Awareness and Consciousness – these two words are often used interchangeably. But my teachers were sticklers for using the right word in the right place and I’m a bit of a pedant as well. So I’ve been inquiring into what I mean when I use these terms.
Consciousness is its content – or, all that is consciously known. (Krishnamurti, Bohm) There’s no access to perception’s data – or memory of it – without consciousness. And we can now observe it and measure it with awesome scientific instruments.
And here’s the key point: If it can be observed and measured, influenced and affected, consciousness must be a type of object. It has a host of functions, but they aren’t static ‘things’ so much as processes. However, even as processes, functioning, there’s still (you must look very closely) an awareness of such processes. Something silent and changeless watches the computer’s analysis without analysing, witnesses all the experiments and research without opinion or conclusion. Something that cannot be objectified.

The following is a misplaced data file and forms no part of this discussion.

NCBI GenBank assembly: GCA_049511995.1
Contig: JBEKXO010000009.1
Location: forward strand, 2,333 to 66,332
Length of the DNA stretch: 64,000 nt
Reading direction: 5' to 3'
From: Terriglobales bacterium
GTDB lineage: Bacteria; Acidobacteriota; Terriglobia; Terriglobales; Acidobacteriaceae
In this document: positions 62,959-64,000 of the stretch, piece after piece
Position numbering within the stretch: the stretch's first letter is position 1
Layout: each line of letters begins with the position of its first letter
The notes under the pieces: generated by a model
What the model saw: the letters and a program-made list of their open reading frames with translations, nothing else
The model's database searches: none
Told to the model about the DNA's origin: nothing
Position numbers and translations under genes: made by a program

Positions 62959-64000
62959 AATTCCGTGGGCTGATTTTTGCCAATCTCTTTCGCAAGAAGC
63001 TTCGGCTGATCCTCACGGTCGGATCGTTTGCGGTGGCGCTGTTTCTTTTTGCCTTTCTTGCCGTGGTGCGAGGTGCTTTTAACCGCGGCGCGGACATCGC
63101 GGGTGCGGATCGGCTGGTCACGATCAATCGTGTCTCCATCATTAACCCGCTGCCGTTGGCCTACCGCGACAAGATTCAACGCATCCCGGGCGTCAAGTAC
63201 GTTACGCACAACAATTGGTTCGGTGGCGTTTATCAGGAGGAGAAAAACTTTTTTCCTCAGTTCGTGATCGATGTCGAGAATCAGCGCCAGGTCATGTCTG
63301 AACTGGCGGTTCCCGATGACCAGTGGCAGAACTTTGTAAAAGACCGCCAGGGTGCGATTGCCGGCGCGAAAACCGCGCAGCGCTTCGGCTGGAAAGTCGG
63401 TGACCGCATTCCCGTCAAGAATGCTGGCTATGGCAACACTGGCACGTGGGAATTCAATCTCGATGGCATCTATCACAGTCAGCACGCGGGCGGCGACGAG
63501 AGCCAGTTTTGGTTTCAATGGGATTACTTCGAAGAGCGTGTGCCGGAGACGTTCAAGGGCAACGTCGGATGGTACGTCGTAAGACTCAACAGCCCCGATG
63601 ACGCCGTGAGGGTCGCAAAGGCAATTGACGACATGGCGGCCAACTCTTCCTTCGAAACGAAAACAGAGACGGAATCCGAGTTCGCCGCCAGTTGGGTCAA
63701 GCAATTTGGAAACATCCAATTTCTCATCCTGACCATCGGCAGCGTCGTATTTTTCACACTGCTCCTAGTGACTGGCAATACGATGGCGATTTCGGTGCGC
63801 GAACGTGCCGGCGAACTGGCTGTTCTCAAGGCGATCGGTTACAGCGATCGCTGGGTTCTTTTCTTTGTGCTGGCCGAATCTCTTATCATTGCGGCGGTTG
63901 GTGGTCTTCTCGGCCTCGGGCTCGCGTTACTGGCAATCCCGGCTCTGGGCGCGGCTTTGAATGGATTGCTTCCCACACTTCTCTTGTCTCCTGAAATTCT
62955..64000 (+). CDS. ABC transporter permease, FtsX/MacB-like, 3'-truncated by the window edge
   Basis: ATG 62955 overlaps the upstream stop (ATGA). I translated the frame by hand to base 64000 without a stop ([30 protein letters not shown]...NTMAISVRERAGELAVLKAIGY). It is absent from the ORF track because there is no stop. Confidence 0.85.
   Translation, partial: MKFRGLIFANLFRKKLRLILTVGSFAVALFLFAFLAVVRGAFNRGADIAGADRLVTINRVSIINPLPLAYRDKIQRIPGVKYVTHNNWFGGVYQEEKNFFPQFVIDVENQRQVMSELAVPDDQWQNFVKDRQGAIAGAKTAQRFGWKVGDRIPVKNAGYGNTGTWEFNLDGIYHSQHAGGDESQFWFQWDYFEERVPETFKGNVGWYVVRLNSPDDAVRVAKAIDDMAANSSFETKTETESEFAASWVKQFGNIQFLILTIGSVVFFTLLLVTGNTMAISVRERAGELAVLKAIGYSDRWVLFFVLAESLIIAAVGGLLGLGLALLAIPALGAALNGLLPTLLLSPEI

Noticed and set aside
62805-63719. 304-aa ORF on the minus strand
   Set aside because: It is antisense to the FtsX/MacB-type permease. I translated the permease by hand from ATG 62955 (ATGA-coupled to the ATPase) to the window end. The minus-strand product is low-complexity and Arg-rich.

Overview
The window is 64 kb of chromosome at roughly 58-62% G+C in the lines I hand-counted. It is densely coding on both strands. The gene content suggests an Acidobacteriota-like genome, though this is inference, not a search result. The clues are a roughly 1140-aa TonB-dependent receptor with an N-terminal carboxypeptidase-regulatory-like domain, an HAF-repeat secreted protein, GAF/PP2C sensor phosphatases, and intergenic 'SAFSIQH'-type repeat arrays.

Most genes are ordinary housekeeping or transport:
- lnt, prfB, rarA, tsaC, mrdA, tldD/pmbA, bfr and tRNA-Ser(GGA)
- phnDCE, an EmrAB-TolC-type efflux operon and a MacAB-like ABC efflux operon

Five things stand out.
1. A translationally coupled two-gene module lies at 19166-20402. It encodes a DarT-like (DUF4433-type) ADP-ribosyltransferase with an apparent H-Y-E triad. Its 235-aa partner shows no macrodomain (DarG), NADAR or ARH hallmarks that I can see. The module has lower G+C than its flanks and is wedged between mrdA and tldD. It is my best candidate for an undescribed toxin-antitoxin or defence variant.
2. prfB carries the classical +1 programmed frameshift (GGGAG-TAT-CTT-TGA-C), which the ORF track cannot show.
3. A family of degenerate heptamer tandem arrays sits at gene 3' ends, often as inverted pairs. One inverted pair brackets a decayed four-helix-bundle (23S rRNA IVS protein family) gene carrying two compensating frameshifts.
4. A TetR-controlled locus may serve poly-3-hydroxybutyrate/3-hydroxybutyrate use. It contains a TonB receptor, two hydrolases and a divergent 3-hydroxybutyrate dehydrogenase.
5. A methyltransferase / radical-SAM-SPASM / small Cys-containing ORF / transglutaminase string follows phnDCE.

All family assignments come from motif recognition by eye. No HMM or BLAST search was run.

We have never yet succeeded in observing or measuring or affecting that fundamental, primordial Awareness in any way via any technology. That’s the difference between Awareness and Consciousness as far as I’m concerned. I equate primordial Awareness with Emptiness, and view IT as the source and substance of all the functions of consciousness.
Primordial awareness is the Beloved.
Consciousness creates ITs dream.
But don’t be deceived:
they are not two.
2 thoughts on “defining awareness and consciousness”
Understood. I resonate though with the word ‘Consciousness’ as being all-encompasing, as I do with ‘Spirit’. As I do with ‘chit-akasha’ (‘Intelligence-Space’), or merely with ’emptiness’, or with ‘No-thing’. As in this beautifull translation of the Mandukya Upanishad:
‘He is Atman, the Spirit Himself, that cannot be seen or touched, that is above all distinctions, beyond thought ad ineffable. In the union with Him is the supreme proof of His reality. He is peace and love’.
The power of words, the power of language…
Yes! That which cannot be named – The Nameless Name of the Tao – seeks to express ITself in our inadequate yet powerful word-spinning.
Thank you for commenting dear AM. The Mandukya Upanishad quote is utterly perfect, and beautiful too.
“peace and love”